Amanda's Reviews > The Girl with the Dragon Tattoo

The Girl with the Dragon Tattoo by Stieg Larsson
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May 06, 12

Read from April 24 to May 06, 2012

The only thing I knew about this book was that it existed, mostly in mass quantities at my neighborhood Costco. I’ll admit that the hype turned me off, but mostly, I just wasn’t interested. But being a rabid fan of all things David Fincher, I had to see the movie. I was completely sucked into a story that was compelling, complex, and twisted in just about every way. I hoped the book would just more of a good thing, and I was right. Reading it from the perspective of already knowing what was going to happen, I found myself thoroughly enjoying the extra character development, all the background information, and all the little details that movies just can’t include.

This book has pretty much everything you could ever want in a thriller -- violence, serial killers, sex, religious fanaticism, history, political and financial intrigue, remote locations, and unique characters. The best part is that it is so much more than a financial conspiracy, or a murder mystery, or a twisted love story, or a character piece. All those individually fascinating aspects are insanely well-developed and perfectly woven together into one story. It actually gave me that same feeling I had when I first read The Da Vinci Code -- yeah, it’s not a perfect book and it might be a little overrated, but it includes so many awesomely fascinating things that it’s just impossible to put down.

That said, there were a couple issues I had with the book that kept this one from being a full five-star review. The first issue is that the book lacked a consistent format to deal with how the separate actions of all the characters eventually come together. For example, one chapter’s section would easily switch between Salander’s life, Blomkvist’s time on the island, and the activities at the magazine; the next two chapters were devoted solely to whatever Blomkvist was doing, pushing everything else to the back of my mind. I often found myself having to refer back to previous sections just to remember what someone had been doing and why. I also felt that the conclusion of the Wennerstrom scandal really dragged down the end of the book. Without trying to give much away, I just felt that what really happened was so bland in comparison to the truly shocking answers given in the Harriet Vanger case. It was actually a very anticlimactic ending to an otherwise gripping story.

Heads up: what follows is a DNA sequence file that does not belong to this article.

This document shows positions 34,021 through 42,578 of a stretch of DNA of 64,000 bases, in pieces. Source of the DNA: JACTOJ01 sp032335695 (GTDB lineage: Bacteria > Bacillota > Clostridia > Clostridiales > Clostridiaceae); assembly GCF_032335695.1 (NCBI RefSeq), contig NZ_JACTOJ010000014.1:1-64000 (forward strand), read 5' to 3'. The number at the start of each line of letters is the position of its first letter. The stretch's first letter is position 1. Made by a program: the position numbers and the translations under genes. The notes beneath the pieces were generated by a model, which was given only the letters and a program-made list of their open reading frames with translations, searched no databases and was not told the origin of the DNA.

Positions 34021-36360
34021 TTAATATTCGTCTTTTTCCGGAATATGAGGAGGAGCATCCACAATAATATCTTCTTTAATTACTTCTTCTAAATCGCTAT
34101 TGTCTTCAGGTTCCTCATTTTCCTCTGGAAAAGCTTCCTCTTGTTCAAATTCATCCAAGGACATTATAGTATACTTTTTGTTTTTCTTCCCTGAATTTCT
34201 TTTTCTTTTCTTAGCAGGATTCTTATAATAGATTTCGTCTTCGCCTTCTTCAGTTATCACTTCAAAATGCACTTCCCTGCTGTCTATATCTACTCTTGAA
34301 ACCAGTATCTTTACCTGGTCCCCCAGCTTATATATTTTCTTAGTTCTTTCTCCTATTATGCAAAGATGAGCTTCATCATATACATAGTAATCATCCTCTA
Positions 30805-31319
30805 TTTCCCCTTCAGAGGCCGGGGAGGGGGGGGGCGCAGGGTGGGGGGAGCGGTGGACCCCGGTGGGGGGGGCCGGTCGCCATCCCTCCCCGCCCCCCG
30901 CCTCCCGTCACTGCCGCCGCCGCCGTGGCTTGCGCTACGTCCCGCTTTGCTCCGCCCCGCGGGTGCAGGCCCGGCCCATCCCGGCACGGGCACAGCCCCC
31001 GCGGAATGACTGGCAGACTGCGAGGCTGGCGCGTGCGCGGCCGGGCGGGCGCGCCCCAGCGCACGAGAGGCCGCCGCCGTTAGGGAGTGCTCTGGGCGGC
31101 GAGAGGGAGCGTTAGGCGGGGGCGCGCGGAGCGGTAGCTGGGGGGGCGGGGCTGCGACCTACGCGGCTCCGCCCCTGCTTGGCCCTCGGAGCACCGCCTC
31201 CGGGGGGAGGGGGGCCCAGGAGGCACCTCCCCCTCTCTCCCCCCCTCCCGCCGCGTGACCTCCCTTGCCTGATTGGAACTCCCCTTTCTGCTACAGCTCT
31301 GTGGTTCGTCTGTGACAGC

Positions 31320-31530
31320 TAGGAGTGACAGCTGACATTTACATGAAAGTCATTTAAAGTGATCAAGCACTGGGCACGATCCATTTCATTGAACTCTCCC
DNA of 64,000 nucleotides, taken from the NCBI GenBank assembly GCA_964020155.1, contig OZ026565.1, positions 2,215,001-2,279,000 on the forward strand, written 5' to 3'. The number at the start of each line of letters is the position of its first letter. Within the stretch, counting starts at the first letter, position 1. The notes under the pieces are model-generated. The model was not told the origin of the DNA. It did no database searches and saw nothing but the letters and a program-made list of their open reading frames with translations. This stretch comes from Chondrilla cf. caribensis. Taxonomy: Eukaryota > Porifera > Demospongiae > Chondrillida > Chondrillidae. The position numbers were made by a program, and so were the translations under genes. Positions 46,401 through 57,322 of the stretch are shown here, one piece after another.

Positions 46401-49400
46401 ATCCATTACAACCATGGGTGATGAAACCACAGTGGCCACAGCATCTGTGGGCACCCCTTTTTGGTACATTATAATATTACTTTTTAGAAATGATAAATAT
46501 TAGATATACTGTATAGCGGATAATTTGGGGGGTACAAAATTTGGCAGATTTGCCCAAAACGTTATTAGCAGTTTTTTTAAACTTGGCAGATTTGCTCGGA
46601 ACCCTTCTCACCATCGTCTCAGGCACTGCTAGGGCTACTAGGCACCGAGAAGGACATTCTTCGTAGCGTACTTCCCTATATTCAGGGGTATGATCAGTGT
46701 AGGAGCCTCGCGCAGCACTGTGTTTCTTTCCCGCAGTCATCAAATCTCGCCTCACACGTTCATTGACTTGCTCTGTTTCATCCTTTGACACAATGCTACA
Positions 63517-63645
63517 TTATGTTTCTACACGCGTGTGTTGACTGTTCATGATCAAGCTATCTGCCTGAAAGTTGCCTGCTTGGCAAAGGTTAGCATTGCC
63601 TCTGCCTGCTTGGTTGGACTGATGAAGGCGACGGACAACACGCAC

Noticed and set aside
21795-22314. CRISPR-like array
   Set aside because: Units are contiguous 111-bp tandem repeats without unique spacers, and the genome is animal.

But overall, this book was incredibly compelling. As soon as I started reading it, it was instantly obvious why it’s so popular -- it has something that could grab everyone’s attention long enough to keep them reading. I’m looking forward to reading the second book more objectively (without knowing the plot in advance, that is) and seeing if I feel the same way.
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